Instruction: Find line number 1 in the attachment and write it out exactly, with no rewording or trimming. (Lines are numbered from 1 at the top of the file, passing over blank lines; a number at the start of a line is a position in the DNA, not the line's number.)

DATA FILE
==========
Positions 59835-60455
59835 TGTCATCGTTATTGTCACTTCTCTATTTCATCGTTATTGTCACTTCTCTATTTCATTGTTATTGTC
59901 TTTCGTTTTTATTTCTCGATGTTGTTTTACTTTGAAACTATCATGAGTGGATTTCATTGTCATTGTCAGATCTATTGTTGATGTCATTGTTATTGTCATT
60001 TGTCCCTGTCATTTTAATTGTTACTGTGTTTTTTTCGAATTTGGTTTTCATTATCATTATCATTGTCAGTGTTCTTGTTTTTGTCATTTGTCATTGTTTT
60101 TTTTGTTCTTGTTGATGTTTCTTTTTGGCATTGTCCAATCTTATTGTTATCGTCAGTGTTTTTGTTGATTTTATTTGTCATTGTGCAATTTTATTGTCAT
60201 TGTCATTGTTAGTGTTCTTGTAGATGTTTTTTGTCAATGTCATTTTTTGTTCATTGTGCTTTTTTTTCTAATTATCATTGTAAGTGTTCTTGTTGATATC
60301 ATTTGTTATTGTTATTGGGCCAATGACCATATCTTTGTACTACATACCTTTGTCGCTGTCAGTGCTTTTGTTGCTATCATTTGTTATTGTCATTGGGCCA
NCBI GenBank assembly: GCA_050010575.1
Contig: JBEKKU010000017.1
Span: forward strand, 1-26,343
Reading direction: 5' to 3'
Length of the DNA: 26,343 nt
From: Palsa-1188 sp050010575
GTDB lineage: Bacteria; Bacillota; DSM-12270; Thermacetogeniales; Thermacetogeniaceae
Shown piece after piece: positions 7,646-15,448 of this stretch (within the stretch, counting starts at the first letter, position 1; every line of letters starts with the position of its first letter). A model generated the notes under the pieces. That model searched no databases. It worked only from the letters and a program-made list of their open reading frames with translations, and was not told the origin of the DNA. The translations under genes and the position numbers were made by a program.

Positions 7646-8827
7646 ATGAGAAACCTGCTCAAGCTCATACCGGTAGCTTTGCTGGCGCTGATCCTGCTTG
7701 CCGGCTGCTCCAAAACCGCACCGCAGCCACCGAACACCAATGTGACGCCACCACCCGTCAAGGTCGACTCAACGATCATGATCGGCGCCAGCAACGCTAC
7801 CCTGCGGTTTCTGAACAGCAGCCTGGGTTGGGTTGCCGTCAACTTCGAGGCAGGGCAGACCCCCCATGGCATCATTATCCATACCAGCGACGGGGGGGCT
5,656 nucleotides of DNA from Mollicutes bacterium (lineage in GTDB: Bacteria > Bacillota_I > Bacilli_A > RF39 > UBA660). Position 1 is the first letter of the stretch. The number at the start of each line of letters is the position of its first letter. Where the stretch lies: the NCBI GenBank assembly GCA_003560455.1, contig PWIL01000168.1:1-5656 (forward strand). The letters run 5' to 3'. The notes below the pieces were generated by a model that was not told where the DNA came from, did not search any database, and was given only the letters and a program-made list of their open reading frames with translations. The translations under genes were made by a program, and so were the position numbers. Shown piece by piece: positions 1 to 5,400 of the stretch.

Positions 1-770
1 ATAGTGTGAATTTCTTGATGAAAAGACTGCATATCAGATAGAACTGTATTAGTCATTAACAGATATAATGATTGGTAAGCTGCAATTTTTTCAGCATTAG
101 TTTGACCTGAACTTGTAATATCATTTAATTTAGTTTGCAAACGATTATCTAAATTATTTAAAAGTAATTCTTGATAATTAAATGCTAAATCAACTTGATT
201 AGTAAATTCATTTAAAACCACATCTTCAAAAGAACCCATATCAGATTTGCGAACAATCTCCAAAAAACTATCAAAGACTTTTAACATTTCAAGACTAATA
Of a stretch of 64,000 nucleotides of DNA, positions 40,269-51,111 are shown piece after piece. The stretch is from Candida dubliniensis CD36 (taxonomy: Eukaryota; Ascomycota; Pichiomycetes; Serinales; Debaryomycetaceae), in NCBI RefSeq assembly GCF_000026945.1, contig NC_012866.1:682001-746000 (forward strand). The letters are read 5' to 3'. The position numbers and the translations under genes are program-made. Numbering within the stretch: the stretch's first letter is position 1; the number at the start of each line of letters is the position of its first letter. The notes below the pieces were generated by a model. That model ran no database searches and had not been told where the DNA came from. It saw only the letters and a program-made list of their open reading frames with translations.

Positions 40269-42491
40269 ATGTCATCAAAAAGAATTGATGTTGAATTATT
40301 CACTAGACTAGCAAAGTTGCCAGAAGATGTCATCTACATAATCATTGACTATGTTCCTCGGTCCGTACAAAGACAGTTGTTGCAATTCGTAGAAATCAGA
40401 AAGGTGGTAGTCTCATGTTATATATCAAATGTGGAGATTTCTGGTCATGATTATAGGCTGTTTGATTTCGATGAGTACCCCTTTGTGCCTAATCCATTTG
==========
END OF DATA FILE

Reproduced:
Positions 59835-60455